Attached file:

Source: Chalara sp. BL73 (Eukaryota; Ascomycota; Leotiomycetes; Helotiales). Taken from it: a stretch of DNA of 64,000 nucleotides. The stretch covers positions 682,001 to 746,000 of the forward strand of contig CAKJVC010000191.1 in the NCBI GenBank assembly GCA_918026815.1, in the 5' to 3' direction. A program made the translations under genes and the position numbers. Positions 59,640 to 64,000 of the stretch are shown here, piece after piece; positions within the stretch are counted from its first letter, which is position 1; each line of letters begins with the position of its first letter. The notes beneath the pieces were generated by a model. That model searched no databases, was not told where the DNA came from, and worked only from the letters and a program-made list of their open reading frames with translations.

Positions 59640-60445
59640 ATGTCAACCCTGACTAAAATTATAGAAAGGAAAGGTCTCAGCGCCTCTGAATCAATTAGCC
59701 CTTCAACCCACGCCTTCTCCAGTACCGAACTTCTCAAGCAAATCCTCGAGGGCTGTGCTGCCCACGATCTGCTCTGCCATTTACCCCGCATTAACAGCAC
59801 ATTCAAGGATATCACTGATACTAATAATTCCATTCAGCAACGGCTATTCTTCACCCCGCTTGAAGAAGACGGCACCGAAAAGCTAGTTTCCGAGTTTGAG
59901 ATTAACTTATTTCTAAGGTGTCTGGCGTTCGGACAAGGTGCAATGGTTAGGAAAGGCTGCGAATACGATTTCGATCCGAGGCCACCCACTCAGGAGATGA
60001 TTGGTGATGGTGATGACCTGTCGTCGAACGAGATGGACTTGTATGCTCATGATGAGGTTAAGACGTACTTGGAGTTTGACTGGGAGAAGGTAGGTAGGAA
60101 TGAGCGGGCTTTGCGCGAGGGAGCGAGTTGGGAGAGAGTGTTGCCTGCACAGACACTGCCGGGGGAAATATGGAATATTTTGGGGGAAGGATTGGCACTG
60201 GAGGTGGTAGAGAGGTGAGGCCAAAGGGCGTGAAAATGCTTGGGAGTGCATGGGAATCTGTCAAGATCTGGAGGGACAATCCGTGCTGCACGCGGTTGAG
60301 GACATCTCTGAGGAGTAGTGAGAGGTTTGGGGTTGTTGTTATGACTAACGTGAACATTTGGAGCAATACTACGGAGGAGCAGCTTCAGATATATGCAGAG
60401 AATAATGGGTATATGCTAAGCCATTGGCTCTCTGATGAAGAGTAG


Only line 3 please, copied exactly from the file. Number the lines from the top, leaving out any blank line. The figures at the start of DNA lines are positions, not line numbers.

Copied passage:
59640 ATGTCAACCCTGACTAAAATTATAGAAAGGAAAGGTCTCAGCGCCTCTGAATCAATTAGCC